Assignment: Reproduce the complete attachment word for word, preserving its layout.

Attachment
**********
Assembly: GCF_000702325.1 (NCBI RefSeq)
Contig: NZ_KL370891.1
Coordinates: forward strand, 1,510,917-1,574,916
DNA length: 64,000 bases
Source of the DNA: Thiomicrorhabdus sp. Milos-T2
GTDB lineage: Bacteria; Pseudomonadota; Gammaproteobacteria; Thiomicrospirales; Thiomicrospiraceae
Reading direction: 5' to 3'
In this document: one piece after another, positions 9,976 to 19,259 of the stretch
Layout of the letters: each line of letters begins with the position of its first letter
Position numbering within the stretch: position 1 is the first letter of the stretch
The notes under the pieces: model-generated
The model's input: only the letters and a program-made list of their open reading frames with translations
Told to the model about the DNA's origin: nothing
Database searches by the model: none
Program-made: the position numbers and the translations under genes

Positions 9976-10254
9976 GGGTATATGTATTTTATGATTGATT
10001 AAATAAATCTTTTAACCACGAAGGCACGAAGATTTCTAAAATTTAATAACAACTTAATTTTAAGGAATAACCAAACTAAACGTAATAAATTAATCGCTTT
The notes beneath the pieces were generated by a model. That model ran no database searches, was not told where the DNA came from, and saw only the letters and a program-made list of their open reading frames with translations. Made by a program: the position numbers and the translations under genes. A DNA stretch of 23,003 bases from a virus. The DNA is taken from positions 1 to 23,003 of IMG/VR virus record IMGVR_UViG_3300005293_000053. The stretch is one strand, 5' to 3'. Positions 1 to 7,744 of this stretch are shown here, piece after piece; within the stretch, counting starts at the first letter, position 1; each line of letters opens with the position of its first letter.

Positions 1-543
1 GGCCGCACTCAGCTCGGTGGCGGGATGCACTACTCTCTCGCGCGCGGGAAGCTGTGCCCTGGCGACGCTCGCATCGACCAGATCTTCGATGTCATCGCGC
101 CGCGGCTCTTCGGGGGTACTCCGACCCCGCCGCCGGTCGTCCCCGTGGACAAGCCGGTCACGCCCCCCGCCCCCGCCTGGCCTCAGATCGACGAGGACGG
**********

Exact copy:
Assembly: GCF_000702325.1 (NCBI RefSeq)
Contig: NZ_KL370891.1
Coordinates: forward strand, 1,510,917-1,574,916
DNA length: 64,000 bases
Source of the DNA: Thiomicrorhabdus sp. Milos-T2
GTDB lineage: Bacteria; Pseudomonadota; Gammaproteobacteria; Thiomicrospirales; Thiomicrospiraceae
Reading direction: 5' to 3'
In this document: one piece after another, positions 9,976 to 19,259 of the stretch
Layout of the letters: each line of letters begins with the position of its first letter
Position numbering within the stretch: position 1 is the first letter of the stretch
The notes under the pieces: model-generated
The model's input: only the letters and a program-made list of their open reading frames with translations
Told to the model about the DNA's origin: nothing
Database searches by the model: none
Program-made: the position numbers and the translations under genes

Positions 9976-10254
9976 GGGTATATGTATTTTATGATTGATT
10001 AAATAAATCTTTTAACCACGAAGGCACGAAGATTTCTAAAATTTAATAACAACTTAATTTTAAGGAATAACCAAACTAAACGTAATAAATTAATCGCTTT
The notes beneath the pieces were generated by a model. That model ran no database searches, was not told where the DNA came from, and saw only the letters and a program-made list of their open reading frames with translations. Made by a program: the position numbers and the translations under genes. A DNA stretch of 23,003 bases from a virus. The DNA is taken from positions 1 to 23,003 of IMG/VR virus record IMGVR_UViG_3300005293_000053. The stretch is one strand, 5' to 3'. Positions 1 to 7,744 of this stretch are shown here, piece after piece; within the stretch, counting starts at the first letter, position 1; each line of letters opens with the position of its first letter.

Positions 1-543
1 GGCCGCACTCAGCTCGGTGGCGGGATGCACTACTCTCTCGCGCGCGGGAAGCTGTGCCCTGGCGACGCTCGCATCGACCAGATCTTCGATGTCATCGCGC
101 CGCGGCTCTTCGGGGGTACTCCGACCCCGCCGCCGGTCGTCCCCGTGGACAAGCCGGTCACGCCCCCCGCCCCCGCCTGGCCTCAGATCGACGAGGACGG